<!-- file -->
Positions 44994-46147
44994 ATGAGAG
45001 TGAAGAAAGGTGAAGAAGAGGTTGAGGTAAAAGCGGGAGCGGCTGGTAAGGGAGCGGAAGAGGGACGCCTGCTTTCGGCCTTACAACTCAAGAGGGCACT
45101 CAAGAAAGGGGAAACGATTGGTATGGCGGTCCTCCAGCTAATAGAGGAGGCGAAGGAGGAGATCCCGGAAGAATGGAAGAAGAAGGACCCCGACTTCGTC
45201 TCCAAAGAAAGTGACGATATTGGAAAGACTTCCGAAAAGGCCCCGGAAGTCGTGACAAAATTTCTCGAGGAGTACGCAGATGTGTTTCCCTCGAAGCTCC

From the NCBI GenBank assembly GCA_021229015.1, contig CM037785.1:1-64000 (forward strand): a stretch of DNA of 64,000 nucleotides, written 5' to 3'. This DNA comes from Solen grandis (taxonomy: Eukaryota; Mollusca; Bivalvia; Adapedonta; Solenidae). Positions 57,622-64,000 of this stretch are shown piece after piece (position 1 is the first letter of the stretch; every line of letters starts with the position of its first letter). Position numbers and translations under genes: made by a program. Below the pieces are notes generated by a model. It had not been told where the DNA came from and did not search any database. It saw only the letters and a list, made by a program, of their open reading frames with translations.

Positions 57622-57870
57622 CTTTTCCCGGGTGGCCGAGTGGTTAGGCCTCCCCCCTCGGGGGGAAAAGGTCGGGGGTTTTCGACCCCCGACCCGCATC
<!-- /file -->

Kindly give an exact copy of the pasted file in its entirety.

Positions 44994-46147
44994 ATGAGAG
45001 TGAAGAAAGGTGAAGAAGAGGTTGAGGTAAAAGCGGGAGCGGCTGGTAAGGGAGCGGAAGAGGGACGCCTGCTTTCGGCCTTACAACTCAAGAGGGCACT
45101 CAAGAAAGGGGAAACGATTGGTATGGCGGTCCTCCAGCTAATAGAGGAGGCGAAGGAGGAGATCCCGGAAGAATGGAAGAAGAAGGACCCCGACTTCGTC
45201 TCCAAAGAAAGTGACGATATTGGAAAGACTTCCGAAAAGGCCCCGGAAGTCGTGACAAAATTTCTCGAGGAGTACGCAGATGTGTTTCCCTCGAAGCTCC

From the NCBI GenBank assembly GCA_021229015.1, contig CM037785.1:1-64000 (forward strand): a stretch of DNA of 64,000 nucleotides, written 5' to 3'. This DNA comes from Solen grandis (taxonomy: Eukaryota; Mollusca; Bivalvia; Adapedonta; Solenidae). Positions 57,622-64,000 of this stretch are shown piece after piece (position 1 is the first letter of the stretch; every line of letters starts with the position of its first letter). Position numbers and translations under genes: made by a program. Below the pieces are notes generated by a model. It had not been told where the DNA came from and did not search any database. It saw only the letters and a list, made by a program, of their open reading frames with translations.

Positions 57622-57870
57622 CTTTTCCCGGGTGGCCGAGTGGTTAGGCCTCCCCCCTCGGGGGGAAAAGGTCGGGGGTTTTCGACCCCCGACCCGCATC